The planet was discovered by the so-called Transit Method. The exoplanet was discovered by noting the dimming of the stars light as the planet went in front of it. One of the stars is dimmer than the other and this too causes dimming of the brighter star’s light. Using these two effects and also knowing the radial velocity of the stars, the mass of the stars and the planet can be calculated. It is found that Kepler-16b is denser than Saturn, containing many heavy elements. It completes one orbit in 229 days. The masses of the stars, Kepler-16A and Kepler-16B, are 69% and 20% the solar mass, respectively. They orbit each other in 41 days. The three objects lie on the same plane, suggesting that they were created from the same cloud of gas and that Kepler-16b is not a captured planet.

The report came out in the journal Science’ today.

Discovered ‘Super-Earth’ Could Harbor Life: Is This Our Cosmic Neighbor?

According to a huge announcement by the European Southern Observatory, more than 50 alien planets discovered by its telescope could harbour life. Out of these 50, 16 are so-called super Earths’, or planets that are similar to our own, but bigger.

The Goldilocks Zone

Earth is unique in the sense that it is a rocky planet, contains water in liquid form and is at an optimum distance from the host star. This allows the temperature to be within habitable range, as well as supports diverse weather conditions. These are the signs that astronomers were looking for while scouring the sky with the exo-planet hunting telescope. Sixteen of the potentially habitable 50 were declared to be Earth-like.

An Artist's Impression of the Alien Planet (Courtesy: ESO)

Amongst these 16, one of the planets caught the astronomers’ attention. This Super-Earth, called HD 85512b, orbits its star within the habitable region a narrow region around the star where conditions could be optimal to support known forms of life.

Finding an Alien Planet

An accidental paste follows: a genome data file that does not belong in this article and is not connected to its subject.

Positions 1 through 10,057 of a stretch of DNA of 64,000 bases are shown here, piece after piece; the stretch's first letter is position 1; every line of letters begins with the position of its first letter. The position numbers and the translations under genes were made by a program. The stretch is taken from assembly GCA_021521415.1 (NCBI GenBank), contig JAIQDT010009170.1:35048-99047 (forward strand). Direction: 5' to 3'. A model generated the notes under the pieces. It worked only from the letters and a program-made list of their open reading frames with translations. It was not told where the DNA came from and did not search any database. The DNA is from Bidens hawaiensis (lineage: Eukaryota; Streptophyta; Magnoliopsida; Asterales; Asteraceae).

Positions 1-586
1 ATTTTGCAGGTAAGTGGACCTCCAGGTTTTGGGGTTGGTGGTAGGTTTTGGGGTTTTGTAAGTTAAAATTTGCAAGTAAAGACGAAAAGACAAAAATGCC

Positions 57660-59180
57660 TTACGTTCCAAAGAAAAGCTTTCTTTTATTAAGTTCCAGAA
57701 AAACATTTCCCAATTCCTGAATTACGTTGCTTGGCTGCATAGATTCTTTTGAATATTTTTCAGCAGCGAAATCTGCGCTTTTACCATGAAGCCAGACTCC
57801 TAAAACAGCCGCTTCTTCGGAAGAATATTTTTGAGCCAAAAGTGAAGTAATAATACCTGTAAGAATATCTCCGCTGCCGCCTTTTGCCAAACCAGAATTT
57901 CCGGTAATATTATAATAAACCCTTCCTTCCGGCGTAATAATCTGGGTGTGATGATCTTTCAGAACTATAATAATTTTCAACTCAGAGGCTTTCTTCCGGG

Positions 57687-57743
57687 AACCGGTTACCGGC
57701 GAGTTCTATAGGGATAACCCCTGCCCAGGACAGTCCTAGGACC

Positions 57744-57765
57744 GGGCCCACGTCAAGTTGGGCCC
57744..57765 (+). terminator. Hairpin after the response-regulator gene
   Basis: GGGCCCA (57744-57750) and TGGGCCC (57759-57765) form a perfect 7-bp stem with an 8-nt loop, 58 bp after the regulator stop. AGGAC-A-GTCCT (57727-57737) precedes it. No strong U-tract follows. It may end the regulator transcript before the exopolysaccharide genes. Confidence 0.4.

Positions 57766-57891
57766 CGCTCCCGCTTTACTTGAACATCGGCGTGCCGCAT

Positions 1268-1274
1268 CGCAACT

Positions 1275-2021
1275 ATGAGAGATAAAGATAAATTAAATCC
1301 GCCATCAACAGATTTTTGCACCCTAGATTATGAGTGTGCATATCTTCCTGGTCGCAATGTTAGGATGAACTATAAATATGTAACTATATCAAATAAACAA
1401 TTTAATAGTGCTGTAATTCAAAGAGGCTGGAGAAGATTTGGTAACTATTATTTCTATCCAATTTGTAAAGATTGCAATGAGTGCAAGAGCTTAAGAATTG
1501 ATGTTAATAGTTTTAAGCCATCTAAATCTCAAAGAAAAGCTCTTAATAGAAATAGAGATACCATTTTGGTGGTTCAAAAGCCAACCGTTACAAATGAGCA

The ESO’s instrument of pride is the High Accuracy Radial velocity Planet Searcher (HARPS) telescope. The HARPS telescope is more a spectroscope than a conventional telescope. It measures changes in the spectral signature of a planet-star system. This simply means that the light intensity and wavelength both change and tracking these gives hints of a planet orbiting a star. Accurate measurements can give the mass of the planet, and sometimes, even the composition.

Planets tug on stars due to gravity and this makes the star wobble slightly. These radial velocity signals’ can be easily picked up by HARPS. The enormous resolution of HARPS ensures that it can even detect the slightest of wobbles.

HD 85512b is located pretty close by too. It is only 35 light-years away and is estimated to be 3.6 times more massive than the Earth. Orbiting in the habitable region’, the super-Earth could possibly support liquid water.

Only further studies will reveal whether this super-Earth is indeed inhabited by beings as complex as those found on Earth. Have we just found the home of our intergalactic neighbour?

Discovered: An ‘Invisible’ Alien Planet

The best hidden player in a cosmic game of hide-and-seek has just been given away by its own gravitational attraction. For the first time ever, scientists have identified an invisible alien planet by just noticing the gravitational attraction it exerts on another planet, which has been observed. The game was won by the NASA’s Kepler Space Telescope.

An artist's impression of Kepler 19c tugging stealthily at Kepler 19b, as the latter makes its transit across the host star. (Courtesy: David Augilar, Harvard-Smithsonian Center for Astrophysics)

An Alien World

Kepler detected one alien planet as it made a transit across the star it orbits. However, it was noticed that the transit started five minutes early and ended five minutes later than expected. This could only mean that another planetary body tugs on this planet speeding up or delaying its orbital speed. The observed planet has been named Kepler 19b and the unseen planet, Kepler 19c. This is the first time this technique known as transit timing variation or TTV has been used to figure out the existence of an exoplanet. The planetary system is 650 light years away in the constellation Lyra.

Sarah Ballard of Harvard-Smithsonian Center for Astrophysics explains it in naughty-next-door-kid jargon:

It’s like having someone play a prank on you by ringing your doorbell and running away. You know someone was there, even if you don’t see them when you get outside

What about Kepler 19c?

Almost nothing is known about Kepler 19c, except for the fact that it exists. Generally, all planets fall in two categories rocky planets and gas giants. Kepler 19c can be a rocky planet with an orbital period of about 5-7 days (i.e. it is really close to the host star, but light) or it can be a gas giant with an orbital period of 100 or 200 days (i.e. it is far off, but very massive). Both types would be able to exert similar gravitational influence on Kepler 19b.